T O P I C R E V I E W
Member # 48854
posted 03-01-2011 08:13 AM
I'm sorry about posting in this area so much, but this is bothering me. A lot.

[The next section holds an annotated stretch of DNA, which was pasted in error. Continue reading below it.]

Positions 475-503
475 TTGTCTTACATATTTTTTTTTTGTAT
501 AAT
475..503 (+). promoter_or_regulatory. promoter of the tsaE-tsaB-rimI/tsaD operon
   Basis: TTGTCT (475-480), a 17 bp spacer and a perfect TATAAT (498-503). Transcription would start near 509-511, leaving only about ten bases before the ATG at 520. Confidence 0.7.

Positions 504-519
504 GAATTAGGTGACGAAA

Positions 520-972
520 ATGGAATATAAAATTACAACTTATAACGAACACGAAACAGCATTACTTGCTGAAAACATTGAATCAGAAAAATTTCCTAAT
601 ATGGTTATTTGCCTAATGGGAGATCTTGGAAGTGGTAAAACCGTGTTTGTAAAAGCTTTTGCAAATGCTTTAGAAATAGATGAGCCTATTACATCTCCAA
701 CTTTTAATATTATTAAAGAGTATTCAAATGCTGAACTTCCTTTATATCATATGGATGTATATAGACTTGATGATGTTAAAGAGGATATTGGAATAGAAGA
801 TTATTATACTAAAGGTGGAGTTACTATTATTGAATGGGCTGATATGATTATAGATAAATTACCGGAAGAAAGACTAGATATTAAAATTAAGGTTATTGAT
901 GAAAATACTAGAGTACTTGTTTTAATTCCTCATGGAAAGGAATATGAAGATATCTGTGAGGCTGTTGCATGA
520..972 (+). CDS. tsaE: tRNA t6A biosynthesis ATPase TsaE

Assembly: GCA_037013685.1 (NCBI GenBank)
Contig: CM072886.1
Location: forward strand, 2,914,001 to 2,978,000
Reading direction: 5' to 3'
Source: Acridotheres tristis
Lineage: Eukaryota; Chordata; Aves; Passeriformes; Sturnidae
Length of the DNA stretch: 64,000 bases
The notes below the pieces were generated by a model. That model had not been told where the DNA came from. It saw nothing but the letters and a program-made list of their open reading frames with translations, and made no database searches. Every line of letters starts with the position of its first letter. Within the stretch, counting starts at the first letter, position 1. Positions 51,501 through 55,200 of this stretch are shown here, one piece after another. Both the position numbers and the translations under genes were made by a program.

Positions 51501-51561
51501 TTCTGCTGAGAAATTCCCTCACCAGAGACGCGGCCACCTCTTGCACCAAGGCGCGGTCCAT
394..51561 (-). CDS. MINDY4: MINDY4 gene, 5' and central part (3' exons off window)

The new superintendent of schools in my area is trying to get a new bill passed. I'll admit, I haven't read the entire thing, but I know the basics from a friend of mine who is on the education committee that's reviewing it. The basic overview is that this bill would cut over seven hundred teachers. Every student would be assigned a laptop and would do most classes online. Class sizes would be increased (and there's already about forty students in a class as is!) and tenure for new teachers would go "Poof". Yesterday, students all over my area walked out of school in protest. These are teenagers-every one of them is at least thirteen, with most of them fourteen and older, depending on their date of birth. They did this as an act of protest against the school district trying to increase classes that are already too big, trying to give them an education through the internet, and trying to cut teachers that have inspired and guided hundreds of students. So, I'm "friends" with the local news station on Facebook, and they posted a question asking if people would write an excuse note for a teenager who wanted to skip school to protest. I read some of the other replies, posted one of my own (yes, I would), and went back a while later to find some other people had replied. And what really has got me angry right now is that one of these people who replied said that "I would venture to say that 95% of the kids "protesting" do not even know the facts of what they are protesting against. I believe the teachers are encouraging them to do this and are using them to fight THEIR battle....that is child exploitation." That's the exact text of their message. I can't believe, after our country has been going this long, and everyone, under-18's included, has made a difference-I mean for goodness sake, there are charities created and run by ten year olds!! I hate that this person referred to all of the protesters as kids and that this is child exploitation. I grew up with the dictionary definition of a kid or a child being someone who was not yet an adolescent. That doesn't quite fit for teenagers. But what bothers me the most is that apparently, a person, a born homosapien under the age of 18 (or, for that matter, at 18, since some of these protesters were high school seniors), is unable to listen to the news and read the paper. I don't think all of these teens read the full text of this bill. I didn't, I doubt these commenters did either. But teenagers still hear the news and see the newspaper headlines, and some of them even *read* the paper, a fact I'm sure these posters would be surprised to hear, and no doubt they'd disbelieve the "kids" could come up with that idea too. And then, of course, it's the teachers who instigated this. It seems that in my area, at least, anyone 18 and under is in a huge group, a lump referred to as kids. A seven year old is equal to a seventeen year old, and for either age to have a revolutionary idea, there must be a conniving teacher saying "The school wants to make me go away! You don't want me to go away, do you?" (hands out candy) "Now, if you don't want me to have to go away, run out on the playground and play on the jungle gym all day, and they won't make me leave and I can give out more chocolate!" At the most, these teens have five years left before becoming adults...before becoming useful legally. Until then, apparently, they should keep their noses out of adult business. I turn 19 in less than a week, and I'll admit that I had only a vague idea of the topics at hand when I went to vote last November. I didn't even now *how* to vote. Voting is adult stuff, but as soon as you've been in this world for 18 years, you're expected to suddenly gain the knowledge you'll need. I wondered until I was 17 when I would suddenly understand adulthood, when I would learn the secrets of the world and enter into the Adult Conspiracy to Keep Interesting Things from Children. It turns out, in the real world, you don't learn that, and the school doesn't teach you. You have to learn by experience. That's what these students are trying to do, and being dismissed because they haven't attained the magic number. And our country wonders why young adults don't vote and seem so apathetic about life...it's because life has been apathetic about them. This is frighteningly reminiscent of the larger-picture issues...as I was typing my reply, it reminded me of all of the abortion controversy. The people who matter, who will be affected most, are shoved aside and ignored, and people who don't have to deal with the consequences of the result are deciding their fate.